December 7, 2001

Civic activists and the Wilmington Area Planning Council have started down the path to have the axis roads through 'Chateau Country' officially designated to be what generations of area residents have long regarded them -- historic and scenic highways.

Kennett Pike and Montchanin Road have intrinsic qualities, consultant Jim Klein told the first public meeting on the project. "They don't have to be the best in the world, just the best in the region" to qualify for the designation.

As a general ambition, the effort to preserve and protect the roads in pretty much their present condition began long before Delaware signed up to participate in the federal program and, in fact, was cited as the impetus for that by a representative of U.S. Senator Joseph Biden at a media event in November announcing participation. A month before that event, the planning council quietly formed an advisory committee to produce the 'corridor plan' that is required to put the selected roads first in line to achieve that status.

Unveiled at the meeting on Dec. 6 was a draft of a 'vision, goals and objectives' statement for the proposed plan which singled out  several issues to be addressed. They range from long sought 'traffic calming', through controlling development to managing "appropriately scaled" tourism.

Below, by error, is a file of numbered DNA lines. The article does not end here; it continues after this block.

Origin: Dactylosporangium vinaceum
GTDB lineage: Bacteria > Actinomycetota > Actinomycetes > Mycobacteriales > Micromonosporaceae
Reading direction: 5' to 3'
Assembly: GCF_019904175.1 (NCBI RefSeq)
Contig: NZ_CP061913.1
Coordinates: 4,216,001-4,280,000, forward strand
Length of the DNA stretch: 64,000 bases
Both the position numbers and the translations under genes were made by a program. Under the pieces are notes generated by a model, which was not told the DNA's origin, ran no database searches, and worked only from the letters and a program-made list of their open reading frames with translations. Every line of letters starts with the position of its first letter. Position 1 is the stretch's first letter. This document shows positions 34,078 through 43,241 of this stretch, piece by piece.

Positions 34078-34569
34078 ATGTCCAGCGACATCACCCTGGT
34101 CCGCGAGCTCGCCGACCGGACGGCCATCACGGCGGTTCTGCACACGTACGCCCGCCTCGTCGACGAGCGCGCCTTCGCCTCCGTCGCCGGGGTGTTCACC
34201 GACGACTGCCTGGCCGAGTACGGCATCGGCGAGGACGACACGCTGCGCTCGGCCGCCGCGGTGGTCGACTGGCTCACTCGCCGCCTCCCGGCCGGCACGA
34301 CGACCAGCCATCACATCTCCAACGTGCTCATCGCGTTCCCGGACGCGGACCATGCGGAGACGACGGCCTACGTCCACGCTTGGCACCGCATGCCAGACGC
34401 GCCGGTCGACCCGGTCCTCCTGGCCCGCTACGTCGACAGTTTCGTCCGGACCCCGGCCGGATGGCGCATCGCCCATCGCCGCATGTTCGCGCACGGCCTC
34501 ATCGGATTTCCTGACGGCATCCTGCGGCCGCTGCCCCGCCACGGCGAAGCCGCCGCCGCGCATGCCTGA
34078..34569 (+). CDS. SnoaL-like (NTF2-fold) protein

The corridor was defined as State Routes 52 and 100 from Rodney Square in downtown Wilmington to the state line. That would link with the adjoining routes in Pennsylvania to form a loop anchored in the north along U.S. Route 1 by Longwood Gardens and the Brandywine River Museum and Brandywine Battlefield in Chadds Ford. Route 52 north of Wilmington consists entirely of Kennett Pike. Route 100 follows Montchanin Road from Greenville to the state line and Chadds Ford Road north of there.

Pennsylvania is not yet a participant in the federal program, but  consultant Peter Benton said that the commonwealth is involved in other scene byways projects by legislative direction.

In Delaware, the roads have been divided into 15 segments which Klein said have different attributes and will be treated differently in the plan. Pennsylvania Avenue in the city, for instance, is lined with the campuses of two private schools as well as several automobile showrooms. Kennett Pike goes through a commercial area in Greenville. Montchanin Road is a 'country road' for most of its length.

Two possible approaches were suggested. One would define the corridor as the 'viewshed' from the roads. That is jargon for what can be seen from them. The other would be to include the roads themselves as attractions within an area defined by the Brandywine and Red Clay Creek.

Benton cautioned meeting attenders not to regard byways designation as an end in itself. "The plan will not say, 'No more building'. ... Designation does not prevent development. It has no regulatory impact," he said.

If designation is achieved, it will require establishment of a management organization -- most likely a nonprofit entity encompassing the various interests in the corridor -- to maintain. That organization would be the instrument for obtaining public financing and dealing with government agencies on matters affecting the area, Klein said.